Each workout places a small amount of good stress on the body. When done it causes positive changes, however beyond a certain point – your individual tolerance level, it may become detrimental to your goals.The same goes for a work project or when dealing with family members. Ever heard the saying “A little goes a long way”? Sometimes spending too much time on a certain task can send us bonkers!
Tools you can use:
- Meditation – now i know i get questions all the time on this one “How do i meditate”, or “i don’t know how”, or “it doesn’t work for me” or “I don’t have the time”. Well there is no right or wrong way to meditate. If it hasn’t worked for you in the past, doesn’t mean it won’t work know, you may just not have found the right type for YOU. A great app i use is insight timer, a free meditation app available on both android and ios. It has over 100,000 different types of meditation so you will definitely find one that works for you. If you have never done any type of meditation, i recommend starting small. Start with a 1-5 min guided meditation and play around with the tracks till you find a voice or tone you enjoy.
- Monitoring sleep patterns – do you go to bed at the same time every night? If you normal have a regular bed time, or at least a bedtime range; monitoring sleep patterns can be a very beneficial indicator of stress. If you are suddenly getting a few hours more or less each night it is worth addressing. A lack of sleep could indicate your mind is racing with stressful thoughts and keeping you awake. Similarly if you are oversleeping, your body may be too physically or emotionally stressed.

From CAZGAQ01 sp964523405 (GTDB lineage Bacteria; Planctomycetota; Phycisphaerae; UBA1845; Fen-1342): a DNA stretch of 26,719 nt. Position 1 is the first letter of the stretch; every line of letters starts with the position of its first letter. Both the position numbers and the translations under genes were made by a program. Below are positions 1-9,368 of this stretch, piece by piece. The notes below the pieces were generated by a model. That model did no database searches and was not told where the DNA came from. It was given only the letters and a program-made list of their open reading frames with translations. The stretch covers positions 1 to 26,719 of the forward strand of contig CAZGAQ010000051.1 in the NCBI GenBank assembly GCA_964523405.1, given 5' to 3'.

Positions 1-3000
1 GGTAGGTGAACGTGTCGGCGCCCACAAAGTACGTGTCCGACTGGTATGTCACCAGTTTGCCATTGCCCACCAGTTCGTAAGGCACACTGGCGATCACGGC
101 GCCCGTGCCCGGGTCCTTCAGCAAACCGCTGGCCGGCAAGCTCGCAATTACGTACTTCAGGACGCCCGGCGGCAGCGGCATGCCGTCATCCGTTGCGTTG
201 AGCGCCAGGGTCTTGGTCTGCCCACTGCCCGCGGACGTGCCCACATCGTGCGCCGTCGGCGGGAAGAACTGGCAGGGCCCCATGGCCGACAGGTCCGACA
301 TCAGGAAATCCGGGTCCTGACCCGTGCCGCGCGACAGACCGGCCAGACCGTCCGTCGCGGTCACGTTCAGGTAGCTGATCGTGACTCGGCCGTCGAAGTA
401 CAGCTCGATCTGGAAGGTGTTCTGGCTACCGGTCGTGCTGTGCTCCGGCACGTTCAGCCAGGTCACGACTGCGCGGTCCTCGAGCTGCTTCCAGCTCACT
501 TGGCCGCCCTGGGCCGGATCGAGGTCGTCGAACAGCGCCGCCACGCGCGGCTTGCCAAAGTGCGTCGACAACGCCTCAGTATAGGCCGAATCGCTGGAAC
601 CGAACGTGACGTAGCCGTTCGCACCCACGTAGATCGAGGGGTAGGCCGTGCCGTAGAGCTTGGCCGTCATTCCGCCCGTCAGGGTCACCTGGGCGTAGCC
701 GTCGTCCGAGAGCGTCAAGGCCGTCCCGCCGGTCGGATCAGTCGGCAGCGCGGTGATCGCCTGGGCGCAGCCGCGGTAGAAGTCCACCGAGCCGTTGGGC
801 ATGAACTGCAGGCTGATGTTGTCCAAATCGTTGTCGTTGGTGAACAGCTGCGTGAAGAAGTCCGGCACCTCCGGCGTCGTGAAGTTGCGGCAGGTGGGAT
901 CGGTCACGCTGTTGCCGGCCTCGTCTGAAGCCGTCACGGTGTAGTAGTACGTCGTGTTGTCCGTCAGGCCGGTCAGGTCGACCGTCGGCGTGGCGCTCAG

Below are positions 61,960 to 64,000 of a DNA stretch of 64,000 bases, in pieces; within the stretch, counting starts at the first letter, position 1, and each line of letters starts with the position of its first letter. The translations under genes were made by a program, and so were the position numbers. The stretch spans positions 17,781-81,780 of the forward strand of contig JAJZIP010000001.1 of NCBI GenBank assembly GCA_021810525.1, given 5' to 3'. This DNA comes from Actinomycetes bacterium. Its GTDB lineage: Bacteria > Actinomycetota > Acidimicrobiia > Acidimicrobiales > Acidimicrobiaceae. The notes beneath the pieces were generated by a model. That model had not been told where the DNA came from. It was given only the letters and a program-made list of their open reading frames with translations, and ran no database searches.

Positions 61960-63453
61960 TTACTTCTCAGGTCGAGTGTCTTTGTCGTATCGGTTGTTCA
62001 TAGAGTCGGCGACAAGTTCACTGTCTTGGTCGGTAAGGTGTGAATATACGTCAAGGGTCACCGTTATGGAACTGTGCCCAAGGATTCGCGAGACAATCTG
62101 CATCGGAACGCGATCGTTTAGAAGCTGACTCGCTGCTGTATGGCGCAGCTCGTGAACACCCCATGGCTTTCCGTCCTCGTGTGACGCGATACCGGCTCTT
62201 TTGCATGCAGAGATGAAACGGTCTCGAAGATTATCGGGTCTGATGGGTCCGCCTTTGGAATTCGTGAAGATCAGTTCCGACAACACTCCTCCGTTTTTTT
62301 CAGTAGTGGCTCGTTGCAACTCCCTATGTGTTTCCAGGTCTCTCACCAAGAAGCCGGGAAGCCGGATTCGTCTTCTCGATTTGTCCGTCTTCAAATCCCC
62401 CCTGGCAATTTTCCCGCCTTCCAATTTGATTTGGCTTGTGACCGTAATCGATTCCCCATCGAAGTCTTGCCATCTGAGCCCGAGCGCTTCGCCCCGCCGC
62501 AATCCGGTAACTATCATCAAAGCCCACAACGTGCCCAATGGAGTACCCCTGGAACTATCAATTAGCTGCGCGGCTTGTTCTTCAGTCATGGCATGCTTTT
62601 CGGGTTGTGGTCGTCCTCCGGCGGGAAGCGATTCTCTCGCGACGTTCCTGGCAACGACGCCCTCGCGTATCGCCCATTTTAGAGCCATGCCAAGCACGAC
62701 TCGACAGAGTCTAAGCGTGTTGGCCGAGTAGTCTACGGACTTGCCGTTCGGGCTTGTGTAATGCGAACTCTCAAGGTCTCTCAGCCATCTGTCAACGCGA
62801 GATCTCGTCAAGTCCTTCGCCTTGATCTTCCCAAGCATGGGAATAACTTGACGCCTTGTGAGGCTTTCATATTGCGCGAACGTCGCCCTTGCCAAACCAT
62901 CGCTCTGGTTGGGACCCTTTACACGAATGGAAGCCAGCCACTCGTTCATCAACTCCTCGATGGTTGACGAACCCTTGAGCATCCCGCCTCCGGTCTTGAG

- Nutrition – The food you eat can affect your emotions and the ability to cope with stress. Eating a diet of processed and refined carbohydrate can worsen symptoms of stress. I know i know, when your stressed all you feel like is reaching for the chocolate! Well try some brain food instead!. Foods rich in omega 3 fatty acids give energy to your brain. This will help regulate your emotions, reduce inflammation in the body and help you to cope better. Some good food choices include salmon, leafy greens, MCT oil, olives, olive oil, macadamia nuts and seeds.
- Exercise – Regular exercise, especially in a group setting with like-minded women is extremely beneficial to reducing stress levels. Not only are you getting the benefits of exercise ( increases in serotonin, reduction of blood sugar and elevated mood), but you also have a strong support network to rely on for support and encouragement. This can go a LONG way to improving your outlook on stressful situations.
We each deal with stress differently, but it’s important to develop a stress management plan that works for you.
- Identify your stress tolerance level
- Identify your triggers
- Figure out which stress management strategies works for you. This can be individual or a combination of things
- Develop and execute your plan before you reach your ‘too much’.
Not only will you be happier yourself by following these 4 steps, but your relationships with those around you will also be improved.